Selangor Journal

Umrah package fraud: Nearly 400 police reports lodged

KUALA LUMPUR, Nov 29 — Police have confirmed receiving 399 reports concerning alleged Umrah package frauds by a local company between January 1 and yesterday, involving 1,614 pilgrims nationwide and causing over RM14 million in losses.

Commercial Crime Investigation Department director Datuk Seri Ramli Mohamed Yoosuf said 21 investigations have been initiated so far with over RM500,000 in losses, and the company manager has been called in for questioning.

“The company is owned by a married couple, who are also the directors. They own RM1 million shares in the company, registered in 2015, to carry out various businesses, including tourism.

“Based on information from the Tourism, Arts, and Culture Ministry (Motac), in early 2023, the Saudi Arabian government increased the Umrah and Haj costs, which is inclusive of accommodation, transport, and food, making the company’s packages no longer viable,” he said at a special press conference today.

To offset the increase in costs, the company used the money collected from pilgrims as turnover capital for different Umrah groups.

Ramli said the company’s licence to operate was suspended from July 10 this year to January 9, 2024, under Section 8(1)(d) of the Tourism Industry Act 1992, and the company, as well as its directors, were blacklisted by the Companies Commission of Malaysia (SSM) on October 5, under Section 17 of the SSM Act 2001.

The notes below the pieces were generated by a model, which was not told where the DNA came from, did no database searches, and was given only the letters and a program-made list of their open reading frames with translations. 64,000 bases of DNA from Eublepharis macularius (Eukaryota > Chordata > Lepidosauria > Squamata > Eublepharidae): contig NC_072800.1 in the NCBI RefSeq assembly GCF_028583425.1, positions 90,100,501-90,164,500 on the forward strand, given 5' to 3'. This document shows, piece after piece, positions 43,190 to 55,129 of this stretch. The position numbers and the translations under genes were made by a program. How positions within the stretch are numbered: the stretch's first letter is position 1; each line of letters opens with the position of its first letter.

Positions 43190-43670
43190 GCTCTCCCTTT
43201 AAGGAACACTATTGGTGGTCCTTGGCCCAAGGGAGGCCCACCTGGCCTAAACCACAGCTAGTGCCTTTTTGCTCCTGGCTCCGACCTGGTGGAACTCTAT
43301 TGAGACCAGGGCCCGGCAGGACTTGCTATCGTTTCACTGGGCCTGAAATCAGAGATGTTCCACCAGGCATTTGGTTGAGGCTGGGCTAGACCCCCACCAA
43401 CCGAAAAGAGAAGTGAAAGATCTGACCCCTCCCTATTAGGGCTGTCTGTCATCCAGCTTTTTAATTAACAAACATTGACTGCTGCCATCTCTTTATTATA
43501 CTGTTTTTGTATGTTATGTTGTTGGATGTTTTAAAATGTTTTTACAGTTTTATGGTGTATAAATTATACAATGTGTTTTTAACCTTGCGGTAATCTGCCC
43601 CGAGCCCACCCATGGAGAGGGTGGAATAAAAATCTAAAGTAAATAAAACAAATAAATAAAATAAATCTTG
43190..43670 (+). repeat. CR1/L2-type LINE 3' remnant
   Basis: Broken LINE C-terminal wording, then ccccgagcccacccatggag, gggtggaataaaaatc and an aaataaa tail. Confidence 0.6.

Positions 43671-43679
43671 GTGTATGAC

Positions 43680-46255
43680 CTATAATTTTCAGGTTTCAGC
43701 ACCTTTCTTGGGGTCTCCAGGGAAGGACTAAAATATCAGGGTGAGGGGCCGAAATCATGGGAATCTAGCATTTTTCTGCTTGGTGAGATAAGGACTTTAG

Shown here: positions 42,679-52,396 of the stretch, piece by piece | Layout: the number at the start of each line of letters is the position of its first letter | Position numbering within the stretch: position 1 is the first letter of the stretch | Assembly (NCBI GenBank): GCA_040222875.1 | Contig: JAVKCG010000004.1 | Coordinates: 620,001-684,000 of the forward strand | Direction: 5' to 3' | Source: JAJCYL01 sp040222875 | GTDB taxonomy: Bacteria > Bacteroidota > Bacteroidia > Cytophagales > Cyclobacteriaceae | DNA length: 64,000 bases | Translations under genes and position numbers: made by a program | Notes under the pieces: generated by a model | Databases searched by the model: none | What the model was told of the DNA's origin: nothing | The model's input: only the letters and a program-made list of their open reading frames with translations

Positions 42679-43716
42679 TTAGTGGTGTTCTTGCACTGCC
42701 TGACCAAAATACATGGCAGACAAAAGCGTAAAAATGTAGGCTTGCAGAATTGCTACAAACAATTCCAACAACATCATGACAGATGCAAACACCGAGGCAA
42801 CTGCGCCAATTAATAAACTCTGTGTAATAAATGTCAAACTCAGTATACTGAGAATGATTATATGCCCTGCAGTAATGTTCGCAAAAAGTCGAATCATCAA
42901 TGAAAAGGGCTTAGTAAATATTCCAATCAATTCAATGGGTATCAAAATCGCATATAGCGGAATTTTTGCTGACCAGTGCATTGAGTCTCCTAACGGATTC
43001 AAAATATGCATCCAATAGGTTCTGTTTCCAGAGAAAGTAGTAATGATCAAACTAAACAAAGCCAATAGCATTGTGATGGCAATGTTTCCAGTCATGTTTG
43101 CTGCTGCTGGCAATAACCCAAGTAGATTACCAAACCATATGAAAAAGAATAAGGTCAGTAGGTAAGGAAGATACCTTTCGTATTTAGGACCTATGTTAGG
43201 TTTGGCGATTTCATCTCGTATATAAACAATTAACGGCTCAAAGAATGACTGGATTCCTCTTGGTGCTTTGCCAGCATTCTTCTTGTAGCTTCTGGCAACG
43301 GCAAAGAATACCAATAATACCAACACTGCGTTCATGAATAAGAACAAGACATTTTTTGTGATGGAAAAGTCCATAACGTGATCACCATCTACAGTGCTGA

229 police reports on the company have been referred to Motac and the Tribunal for Consumer Claims, while five reports have been referred to the Magistrate’s Court for a civil suit.

“A total of 165 cases have been classified as “No Further Action”, while the Tribunal has awarded RM3,355,548.60 to 133 claimants out of the 177 cases referred to it,” he said.

On a separate matter, the police crippled a job scam syndicate and detained 65 local individuals aged 16 to 50 during four raids in Kuching, Sarawak, on Monday (November 27).

Ramli said the syndicate targeted Australian and South American nationals via the Monday app to prey on users who entered their data for part-time jobs.

The victims were asked to evaluate and promote flight tickets on a provided link to earn a commission. However, they were required to make a payment first.

— Bernama

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